What Does GDP Tell Us About Stocks?

Includes: SPY
by: Stanislaw Zarzycki

By Stanislaw Zarzycki and Kenneth C Marshall


There has been a significant amount of research done on the lack of correlation between changes in GDP and forward looking changes in the stock market. A study published by Vontobel Asset Management on the relationship between GDP and stock market returns concluded that there is no relationship and in fact the relationship between GDP/Capital and equity returns was negative.

Just to confirm the results I conducted my own research over the period of 1950-2012. We calculated the correlation between quarterly GDP changes and subsequent equity (S&P 500 Index) quarterly returns. Not surprisingly the results were similar to previous studies - the correlation was 0.05 which is significantly no different from zero, concluding that GDP has no predictive power for future stock market returns.

Why is that, one might ask? There are many hypothetical explanations to this fact. They range from the fact the stock market does not reflect the full economy - the GDP represents companies' revenues but not corporate profits; corporate profits can be earned outside the company's listed country; and closing with the fact the government released GDP is only an estimate. I believe the best explanation is that the markets are efficient and that financial analysts' opinions and research already reflects the changes in GDP that occurred in the previous quarter.


To test the last hypothesis we then proceeded to calculate the correlation between quarterly changes in GDP and quarterly changes in S&P 500 Index over the same time period. Interestingly enough the correlation coefficient turned out higher, 0.28. The correlation might seem low but in a sample of 250 observations it is statistically significant at the 99.95% level (p<0.005).


Knowing that stocks already reflect the changes in the GDP, we wanted to find out if the stocks more or less closely follow the path of the GDP in any particular point in the cycle. In order to do so we split the GDP quarters based on the relative S&P 500 Index Shiller PE Ratio valuation metric. First we calculated the S&P 500 Index Shiller PE Ratio (price earnings ratio is based on average inflation-adjusted earnings from the previous 5 years, known as the Cyclically Adjusted PE Ratio (CAPE Ratio)). Secondly we ranked the PE ratio for each quarter based on relative valuation compared to the previous 10 years on a scale from 0-100, where 0 corresponds to lowest PE (most undervalued - market bottoms) and 100 corresponds to highest PE (most overvalued - market tops). Lastly we divided the S&P 500 Index PE valuation data points into quarters (0-25, 25-50, 50-75 and 75-100) in order to distinguish between the parts of the market cycle based on valuations. What we found was that while the overall correlation of GDP changes to S&P 500 Index changes over the same quarter is 0.28, the correlation varies significantly based on where we are in the market cycle:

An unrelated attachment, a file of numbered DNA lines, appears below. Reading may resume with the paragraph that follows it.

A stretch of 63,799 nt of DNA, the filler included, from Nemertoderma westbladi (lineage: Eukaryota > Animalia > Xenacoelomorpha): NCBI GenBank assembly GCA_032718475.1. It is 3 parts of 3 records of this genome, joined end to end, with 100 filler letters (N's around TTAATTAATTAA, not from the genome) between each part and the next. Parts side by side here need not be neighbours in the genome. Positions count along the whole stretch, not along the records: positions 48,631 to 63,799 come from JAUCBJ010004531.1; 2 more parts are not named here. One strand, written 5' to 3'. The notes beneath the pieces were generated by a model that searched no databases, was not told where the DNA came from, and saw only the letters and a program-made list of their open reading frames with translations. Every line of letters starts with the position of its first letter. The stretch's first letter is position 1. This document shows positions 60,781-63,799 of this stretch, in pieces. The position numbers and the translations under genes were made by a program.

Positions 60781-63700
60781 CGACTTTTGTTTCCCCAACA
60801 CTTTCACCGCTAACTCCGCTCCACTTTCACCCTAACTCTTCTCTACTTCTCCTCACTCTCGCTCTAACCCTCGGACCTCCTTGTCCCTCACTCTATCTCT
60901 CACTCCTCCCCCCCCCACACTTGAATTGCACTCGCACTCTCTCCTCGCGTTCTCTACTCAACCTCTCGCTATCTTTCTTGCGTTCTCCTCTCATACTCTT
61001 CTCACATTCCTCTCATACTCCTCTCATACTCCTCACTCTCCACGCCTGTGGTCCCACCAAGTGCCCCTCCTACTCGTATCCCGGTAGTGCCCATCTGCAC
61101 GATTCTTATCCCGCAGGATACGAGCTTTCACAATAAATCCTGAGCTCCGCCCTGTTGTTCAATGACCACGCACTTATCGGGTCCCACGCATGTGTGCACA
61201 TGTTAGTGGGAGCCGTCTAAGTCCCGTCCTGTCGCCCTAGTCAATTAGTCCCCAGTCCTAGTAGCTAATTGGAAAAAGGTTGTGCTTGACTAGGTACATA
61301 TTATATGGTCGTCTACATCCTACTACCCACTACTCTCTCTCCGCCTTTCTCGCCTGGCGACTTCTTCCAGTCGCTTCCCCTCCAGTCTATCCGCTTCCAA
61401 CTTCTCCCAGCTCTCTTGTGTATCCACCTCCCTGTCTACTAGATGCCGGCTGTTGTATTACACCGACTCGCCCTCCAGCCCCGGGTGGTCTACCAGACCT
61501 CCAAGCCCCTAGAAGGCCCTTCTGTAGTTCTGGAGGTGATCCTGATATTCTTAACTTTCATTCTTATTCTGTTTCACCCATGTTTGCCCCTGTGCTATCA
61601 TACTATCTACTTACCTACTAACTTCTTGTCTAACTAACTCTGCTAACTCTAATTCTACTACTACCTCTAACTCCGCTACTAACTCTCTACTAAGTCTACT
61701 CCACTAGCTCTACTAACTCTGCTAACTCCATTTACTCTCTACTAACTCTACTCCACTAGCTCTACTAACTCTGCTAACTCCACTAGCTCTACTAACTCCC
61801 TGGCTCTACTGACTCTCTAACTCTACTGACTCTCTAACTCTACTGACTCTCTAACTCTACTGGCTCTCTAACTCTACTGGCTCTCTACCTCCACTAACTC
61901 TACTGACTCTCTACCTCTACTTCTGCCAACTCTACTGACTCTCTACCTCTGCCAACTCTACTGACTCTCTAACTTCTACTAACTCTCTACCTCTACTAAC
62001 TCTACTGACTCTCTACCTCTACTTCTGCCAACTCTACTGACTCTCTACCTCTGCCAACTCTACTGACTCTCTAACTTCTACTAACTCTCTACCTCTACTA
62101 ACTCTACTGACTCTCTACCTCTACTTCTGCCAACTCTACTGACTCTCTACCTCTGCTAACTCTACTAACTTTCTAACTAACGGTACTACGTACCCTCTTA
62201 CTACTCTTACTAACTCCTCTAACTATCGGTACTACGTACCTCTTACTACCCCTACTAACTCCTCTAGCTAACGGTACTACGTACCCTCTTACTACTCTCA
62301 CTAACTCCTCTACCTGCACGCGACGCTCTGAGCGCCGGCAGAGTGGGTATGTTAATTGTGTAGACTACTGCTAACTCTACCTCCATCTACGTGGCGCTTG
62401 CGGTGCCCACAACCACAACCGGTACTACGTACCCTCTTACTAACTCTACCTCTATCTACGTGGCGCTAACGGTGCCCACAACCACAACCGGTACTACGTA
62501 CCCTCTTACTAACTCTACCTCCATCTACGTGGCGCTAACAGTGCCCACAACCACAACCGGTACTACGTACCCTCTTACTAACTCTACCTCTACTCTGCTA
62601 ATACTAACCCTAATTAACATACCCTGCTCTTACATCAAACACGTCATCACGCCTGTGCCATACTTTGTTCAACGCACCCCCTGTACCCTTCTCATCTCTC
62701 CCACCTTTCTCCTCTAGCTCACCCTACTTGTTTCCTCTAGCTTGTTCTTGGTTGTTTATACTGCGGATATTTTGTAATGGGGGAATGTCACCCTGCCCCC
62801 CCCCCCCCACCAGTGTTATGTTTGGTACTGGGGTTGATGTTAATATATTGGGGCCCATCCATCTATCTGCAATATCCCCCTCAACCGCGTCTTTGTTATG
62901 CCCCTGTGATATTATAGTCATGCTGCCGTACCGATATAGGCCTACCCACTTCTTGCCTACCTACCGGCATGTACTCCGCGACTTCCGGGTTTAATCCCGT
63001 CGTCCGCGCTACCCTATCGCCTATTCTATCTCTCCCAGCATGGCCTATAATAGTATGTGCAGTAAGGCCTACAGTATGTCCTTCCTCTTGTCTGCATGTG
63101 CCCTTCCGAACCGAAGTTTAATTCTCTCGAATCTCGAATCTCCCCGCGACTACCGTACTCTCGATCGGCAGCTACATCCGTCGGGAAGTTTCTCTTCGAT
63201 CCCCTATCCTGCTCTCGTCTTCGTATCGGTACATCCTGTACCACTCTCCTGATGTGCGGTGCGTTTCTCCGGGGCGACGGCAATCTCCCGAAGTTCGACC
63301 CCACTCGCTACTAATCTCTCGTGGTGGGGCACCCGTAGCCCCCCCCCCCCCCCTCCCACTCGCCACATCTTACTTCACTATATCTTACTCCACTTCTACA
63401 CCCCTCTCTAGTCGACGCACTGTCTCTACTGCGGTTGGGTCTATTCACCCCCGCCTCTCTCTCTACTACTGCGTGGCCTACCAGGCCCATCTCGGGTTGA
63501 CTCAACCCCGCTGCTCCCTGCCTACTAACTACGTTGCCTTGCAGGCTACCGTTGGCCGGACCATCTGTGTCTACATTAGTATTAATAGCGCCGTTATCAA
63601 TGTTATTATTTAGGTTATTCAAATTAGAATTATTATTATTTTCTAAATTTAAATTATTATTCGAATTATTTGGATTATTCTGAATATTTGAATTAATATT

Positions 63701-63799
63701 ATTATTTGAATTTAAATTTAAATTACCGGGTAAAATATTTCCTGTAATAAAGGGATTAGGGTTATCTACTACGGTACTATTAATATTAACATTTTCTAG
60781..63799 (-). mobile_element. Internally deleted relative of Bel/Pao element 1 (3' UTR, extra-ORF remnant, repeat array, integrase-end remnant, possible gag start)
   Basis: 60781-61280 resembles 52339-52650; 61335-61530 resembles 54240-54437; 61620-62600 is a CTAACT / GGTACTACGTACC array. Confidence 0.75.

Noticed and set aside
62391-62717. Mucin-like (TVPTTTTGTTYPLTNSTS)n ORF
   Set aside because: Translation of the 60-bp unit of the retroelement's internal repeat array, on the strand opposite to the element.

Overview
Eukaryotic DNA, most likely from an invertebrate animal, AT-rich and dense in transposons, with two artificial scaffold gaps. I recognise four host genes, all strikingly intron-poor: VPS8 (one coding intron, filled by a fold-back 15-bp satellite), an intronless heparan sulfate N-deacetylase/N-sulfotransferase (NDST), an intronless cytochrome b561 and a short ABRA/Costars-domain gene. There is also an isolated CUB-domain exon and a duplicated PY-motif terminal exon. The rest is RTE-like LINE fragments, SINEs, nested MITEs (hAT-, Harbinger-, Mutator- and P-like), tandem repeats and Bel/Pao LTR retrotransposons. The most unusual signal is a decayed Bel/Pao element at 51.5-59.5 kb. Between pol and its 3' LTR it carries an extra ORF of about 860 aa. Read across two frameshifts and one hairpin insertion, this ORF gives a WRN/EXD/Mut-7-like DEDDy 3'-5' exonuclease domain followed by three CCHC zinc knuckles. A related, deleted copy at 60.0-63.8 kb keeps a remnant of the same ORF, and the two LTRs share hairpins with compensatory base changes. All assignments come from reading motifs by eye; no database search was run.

When the market is bottoming out (PE Ratio rank 0-25), the correlation of GDP to stocks increases as investors look for signs of market improvement via changes in GDP numbers which is what one could reasonable expect. The interesting observation is that the correlation during market tops goes slightly negative. One explanation for that might be that at market tops corporate revenues are high causing the GDP numbers to be inflated. However, the corporate profits are on the decline due to increased competition in the markets causing a disconnect between the stock market returns and GDP changes.


Based on the above observations it could be deducted that the changes in correlation between the stock market and GDP used in conjunction with market valuations (S&P 500 Index Schiller PE ratio) can be used to confirm market tops and bottoms. Not only does the analysis has statistical validity but also possesses fundamental explanation.


Knowing that changes in correlation between GDP and stock market around the market tops and bottoms can be used as confirmation signs for the regular valuation metric, one should look at the current state of affairs. As of April 1st, 2013, the S&P 500 Index Schiller PE ratio was 23.51 which relative to the last five years correspond to a rank of 100 (overvalued). Knowing that, one should closely track of the correlation of GDP changes in 2013 to the changes in the S&P 500 Index. If one sees the stock market decline while the GDP increases it could be a warning sign of a market reversal.

Disclosure: I have no positions in any stocks mentioned, and no plans to initiate any positions within the next 72 hours. I wrote this article myself, and it expresses my own opinions. I am not receiving compensation for it (other than from Seeking Alpha). I have no business relationship with any company whose stock is mentioned in this article.

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